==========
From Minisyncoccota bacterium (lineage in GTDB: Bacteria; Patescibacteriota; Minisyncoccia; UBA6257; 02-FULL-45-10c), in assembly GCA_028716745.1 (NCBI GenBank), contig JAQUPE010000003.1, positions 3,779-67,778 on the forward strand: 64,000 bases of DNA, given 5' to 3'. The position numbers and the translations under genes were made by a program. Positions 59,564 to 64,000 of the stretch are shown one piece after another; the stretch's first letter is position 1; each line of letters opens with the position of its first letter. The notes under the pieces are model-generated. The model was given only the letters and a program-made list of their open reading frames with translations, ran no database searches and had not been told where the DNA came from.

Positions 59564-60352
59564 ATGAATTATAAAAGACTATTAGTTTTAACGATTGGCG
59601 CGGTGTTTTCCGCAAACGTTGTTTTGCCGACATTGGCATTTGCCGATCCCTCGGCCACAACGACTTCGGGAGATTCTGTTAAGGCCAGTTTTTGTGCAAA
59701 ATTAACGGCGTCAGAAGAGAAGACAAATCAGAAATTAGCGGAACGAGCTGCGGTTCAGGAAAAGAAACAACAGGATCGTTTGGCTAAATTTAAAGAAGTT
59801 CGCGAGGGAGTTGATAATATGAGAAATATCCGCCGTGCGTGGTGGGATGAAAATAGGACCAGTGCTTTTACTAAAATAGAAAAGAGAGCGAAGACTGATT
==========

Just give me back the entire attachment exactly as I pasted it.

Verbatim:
From Minisyncoccota bacterium (lineage in GTDB: Bacteria; Patescibacteriota; Minisyncoccia; UBA6257; 02-FULL-45-10c), in assembly GCA_028716745.1 (NCBI GenBank), contig JAQUPE010000003.1, positions 3,779-67,778 on the forward strand: 64,000 bases of DNA, given 5' to 3'. The position numbers and the translations under genes were made by a program. Positions 59,564 to 64,000 of the stretch are shown one piece after another; the stretch's first letter is position 1; each line of letters opens with the position of its first letter. The notes under the pieces are model-generated. The model was given only the letters and a program-made list of their open reading frames with translations, ran no database searches and had not been told where the DNA came from.

Positions 59564-60352
59564 ATGAATTATAAAAGACTATTAGTTTTAACGATTGGCG
59601 CGGTGTTTTCCGCAAACGTTGTTTTGCCGACATTGGCATTTGCCGATCCCTCGGCCACAACGACTTCGGGAGATTCTGTTAAGGCCAGTTTTTGTGCAAA
59701 ATTAACGGCGTCAGAAGAGAAGACAAATCAGAAATTAGCGGAACGAGCTGCGGTTCAGGAAAAGAAACAACAGGATCGTTTGGCTAAATTTAAAGAAGTT
59801 CGCGAGGGAGTTGATAATATGAGAAATATCCGCCGTGCGTGGTGGGATGAAAATAGGACCAGTGCTTTTACTAAAATAGAAAAGAGAGCGAAGACTGATT